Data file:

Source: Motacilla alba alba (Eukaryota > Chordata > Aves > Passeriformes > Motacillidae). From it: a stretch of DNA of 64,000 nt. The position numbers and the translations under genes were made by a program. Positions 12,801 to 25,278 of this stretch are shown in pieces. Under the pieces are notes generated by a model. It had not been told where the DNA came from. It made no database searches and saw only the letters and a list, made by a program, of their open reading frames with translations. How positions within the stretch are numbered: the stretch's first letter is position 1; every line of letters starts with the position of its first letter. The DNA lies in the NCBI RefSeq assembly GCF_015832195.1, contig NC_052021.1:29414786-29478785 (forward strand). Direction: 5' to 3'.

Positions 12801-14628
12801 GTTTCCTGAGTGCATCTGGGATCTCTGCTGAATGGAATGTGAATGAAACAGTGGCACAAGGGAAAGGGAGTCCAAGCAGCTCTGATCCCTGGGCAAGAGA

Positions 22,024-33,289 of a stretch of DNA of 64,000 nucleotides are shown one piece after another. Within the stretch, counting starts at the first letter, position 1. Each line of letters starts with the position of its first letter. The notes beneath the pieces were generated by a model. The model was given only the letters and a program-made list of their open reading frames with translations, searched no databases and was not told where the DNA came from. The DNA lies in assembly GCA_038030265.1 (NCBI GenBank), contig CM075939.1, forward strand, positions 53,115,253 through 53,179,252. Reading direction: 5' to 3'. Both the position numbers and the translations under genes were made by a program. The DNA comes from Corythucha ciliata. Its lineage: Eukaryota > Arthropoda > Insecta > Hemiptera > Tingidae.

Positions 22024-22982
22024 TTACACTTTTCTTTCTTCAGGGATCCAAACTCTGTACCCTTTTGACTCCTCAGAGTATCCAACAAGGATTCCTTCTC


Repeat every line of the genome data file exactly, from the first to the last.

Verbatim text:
Source: Motacilla alba alba (Eukaryota > Chordata > Aves > Passeriformes > Motacillidae). From it: a stretch of DNA of 64,000 nt. The position numbers and the translations under genes were made by a program. Positions 12,801 to 25,278 of this stretch are shown in pieces. Under the pieces are notes generated by a model. It had not been told where the DNA came from. It made no database searches and saw only the letters and a list, made by a program, of their open reading frames with translations. How positions within the stretch are numbered: the stretch's first letter is position 1; every line of letters starts with the position of its first letter. The DNA lies in the NCBI RefSeq assembly GCF_015832195.1, contig NC_052021.1:29414786-29478785 (forward strand). Direction: 5' to 3'.

Positions 12801-14628
12801 GTTTCCTGAGTGCATCTGGGATCTCTGCTGAATGGAATGTGAATGAAACAGTGGCACAAGGGAAAGGGAGTCCAAGCAGCTCTGATCCCTGGGCAAGAGA

Positions 22,024-33,289 of a stretch of DNA of 64,000 nucleotides are shown one piece after another. Within the stretch, counting starts at the first letter, position 1. Each line of letters starts with the position of its first letter. The notes beneath the pieces were generated by a model. The model was given only the letters and a program-made list of their open reading frames with translations, searched no databases and was not told where the DNA came from. The DNA lies in assembly GCA_038030265.1 (NCBI GenBank), contig CM075939.1, forward strand, positions 53,115,253 through 53,179,252. Reading direction: 5' to 3'. Both the position numbers and the translations under genes were made by a program. The DNA comes from Corythucha ciliata. Its lineage: Eukaryota > Arthropoda > Insecta > Hemiptera > Tingidae.

Positions 22024-22982
22024 TTACACTTTTCTTTCTTCAGGGATCCAAACTCTGTACCCTTTTGACTCCTCAGAGTATCCAACAAGGATTCCTTCTC